James Buchanan was a truly amazing scholar. He taught us that politicians pursue interests just like we do--a basic truth we tend to forget.—
Massimiliano Trovato (@masstrovato) January 09, 2013
Today, economics scholars and libertarians took to Twitter to pay condolences to one of the greatest US economists of the 20th century.
Meanwhile, liberal pundit Matthew Yglesias decided today would be a good day to take a potshot:
The Nobel Prize committee didn’t consider Buchanan overrated. (Buchanan was awarded the Nobel Prize in Economic in 1986.)
The hostility from liberals like Yglesias should come as no surprise. As the Cato Institute (where Buchanan was a senior fellow) notes, Buchanan’s work undermined the case for government solutions to market failures:
Before the work of [James] Buchanan and [his colleague Gordon] Tullock, economists and political scientists viewed “market failure” as a litmus test for government action. When the private sector was perceived to produce a sub-optimal outcome, government actors would reconfigure the situation so as to rectify the problem. Buchanan and Tullock’s 1962 book, The Calculus of Consent, aggressively questioned this scenario: why do we assume that because a government acts, it necessarily solves a given problem? Don’t public as well as private actors pursue their self-interest?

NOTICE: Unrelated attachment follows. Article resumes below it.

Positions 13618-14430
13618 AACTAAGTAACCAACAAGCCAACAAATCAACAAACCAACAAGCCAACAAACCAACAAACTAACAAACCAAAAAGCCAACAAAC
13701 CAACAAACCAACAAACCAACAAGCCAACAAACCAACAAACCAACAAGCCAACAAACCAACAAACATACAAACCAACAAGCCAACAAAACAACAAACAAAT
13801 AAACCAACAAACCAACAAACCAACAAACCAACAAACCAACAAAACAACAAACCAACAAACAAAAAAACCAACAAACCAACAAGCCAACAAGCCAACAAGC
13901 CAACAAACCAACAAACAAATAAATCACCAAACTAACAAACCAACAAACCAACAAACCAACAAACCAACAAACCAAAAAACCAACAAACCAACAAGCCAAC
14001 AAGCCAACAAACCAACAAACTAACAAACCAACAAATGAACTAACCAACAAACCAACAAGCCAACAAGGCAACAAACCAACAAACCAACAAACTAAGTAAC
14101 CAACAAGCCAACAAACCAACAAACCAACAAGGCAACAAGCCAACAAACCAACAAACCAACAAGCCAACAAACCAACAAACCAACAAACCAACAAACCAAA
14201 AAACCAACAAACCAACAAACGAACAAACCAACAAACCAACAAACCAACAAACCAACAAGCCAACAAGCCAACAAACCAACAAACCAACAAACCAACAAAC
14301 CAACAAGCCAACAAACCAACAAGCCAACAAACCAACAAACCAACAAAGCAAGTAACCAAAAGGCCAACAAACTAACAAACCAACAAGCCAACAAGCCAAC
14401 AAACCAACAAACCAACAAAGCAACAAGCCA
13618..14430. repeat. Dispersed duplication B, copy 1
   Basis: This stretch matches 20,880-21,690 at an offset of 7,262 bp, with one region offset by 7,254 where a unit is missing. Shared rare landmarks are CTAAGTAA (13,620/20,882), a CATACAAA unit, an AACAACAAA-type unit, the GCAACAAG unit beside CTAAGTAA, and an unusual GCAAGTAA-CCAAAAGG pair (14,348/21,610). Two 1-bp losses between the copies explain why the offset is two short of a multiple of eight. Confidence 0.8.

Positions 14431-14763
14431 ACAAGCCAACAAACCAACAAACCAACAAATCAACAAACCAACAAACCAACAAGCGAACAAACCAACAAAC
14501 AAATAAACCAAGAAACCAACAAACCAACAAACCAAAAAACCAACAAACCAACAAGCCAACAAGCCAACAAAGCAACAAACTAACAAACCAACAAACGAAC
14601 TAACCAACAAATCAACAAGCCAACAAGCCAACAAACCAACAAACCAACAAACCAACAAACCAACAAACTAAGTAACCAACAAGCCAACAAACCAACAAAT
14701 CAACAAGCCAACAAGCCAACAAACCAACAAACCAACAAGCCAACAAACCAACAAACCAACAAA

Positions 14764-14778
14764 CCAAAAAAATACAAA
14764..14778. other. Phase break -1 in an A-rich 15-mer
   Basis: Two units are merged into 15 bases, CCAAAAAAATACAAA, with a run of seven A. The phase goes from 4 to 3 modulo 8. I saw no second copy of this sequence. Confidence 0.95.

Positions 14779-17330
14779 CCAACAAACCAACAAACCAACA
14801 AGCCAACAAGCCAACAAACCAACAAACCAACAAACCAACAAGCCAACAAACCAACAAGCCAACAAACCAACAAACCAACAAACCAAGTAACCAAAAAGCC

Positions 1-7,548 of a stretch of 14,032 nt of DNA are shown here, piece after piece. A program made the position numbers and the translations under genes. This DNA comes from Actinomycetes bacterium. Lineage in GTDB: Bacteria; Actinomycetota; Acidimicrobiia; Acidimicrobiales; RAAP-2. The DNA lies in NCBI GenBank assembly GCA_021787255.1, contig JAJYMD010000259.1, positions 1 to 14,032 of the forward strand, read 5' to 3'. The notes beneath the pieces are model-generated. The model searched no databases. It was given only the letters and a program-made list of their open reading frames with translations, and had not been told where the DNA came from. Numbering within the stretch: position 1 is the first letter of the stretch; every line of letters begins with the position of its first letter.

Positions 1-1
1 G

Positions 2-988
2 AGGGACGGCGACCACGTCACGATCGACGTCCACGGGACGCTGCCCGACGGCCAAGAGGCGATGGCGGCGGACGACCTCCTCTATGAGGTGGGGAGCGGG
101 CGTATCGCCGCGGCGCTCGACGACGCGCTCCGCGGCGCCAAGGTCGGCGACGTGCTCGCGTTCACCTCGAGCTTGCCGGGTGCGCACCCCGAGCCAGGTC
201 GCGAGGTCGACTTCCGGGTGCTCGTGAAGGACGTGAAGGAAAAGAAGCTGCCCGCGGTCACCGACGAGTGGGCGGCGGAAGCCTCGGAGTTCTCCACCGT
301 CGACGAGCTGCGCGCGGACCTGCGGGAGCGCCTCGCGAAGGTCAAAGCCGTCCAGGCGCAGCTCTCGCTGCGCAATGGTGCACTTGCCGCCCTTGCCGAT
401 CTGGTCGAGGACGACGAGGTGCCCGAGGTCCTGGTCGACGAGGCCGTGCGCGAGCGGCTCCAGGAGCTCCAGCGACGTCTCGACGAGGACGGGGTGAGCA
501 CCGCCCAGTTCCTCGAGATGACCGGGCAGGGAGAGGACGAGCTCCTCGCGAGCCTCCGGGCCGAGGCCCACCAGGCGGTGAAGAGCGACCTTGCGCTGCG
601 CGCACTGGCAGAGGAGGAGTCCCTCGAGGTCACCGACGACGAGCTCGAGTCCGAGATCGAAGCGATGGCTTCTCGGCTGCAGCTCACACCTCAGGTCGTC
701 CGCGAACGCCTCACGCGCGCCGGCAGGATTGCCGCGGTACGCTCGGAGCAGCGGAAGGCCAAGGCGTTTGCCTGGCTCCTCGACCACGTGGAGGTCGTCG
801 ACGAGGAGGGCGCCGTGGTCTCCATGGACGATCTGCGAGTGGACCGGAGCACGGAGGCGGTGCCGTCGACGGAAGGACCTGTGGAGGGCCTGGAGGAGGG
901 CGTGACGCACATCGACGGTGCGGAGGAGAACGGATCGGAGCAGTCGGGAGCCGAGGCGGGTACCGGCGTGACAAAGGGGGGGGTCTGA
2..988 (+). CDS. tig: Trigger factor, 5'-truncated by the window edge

A former student, economist Steve Horwitz, says Buchanan “changed the face of economics and politics and advanced the cause of liberty as much as anyone in the second half of the 20th century.” And Yglesias has done … what exactly?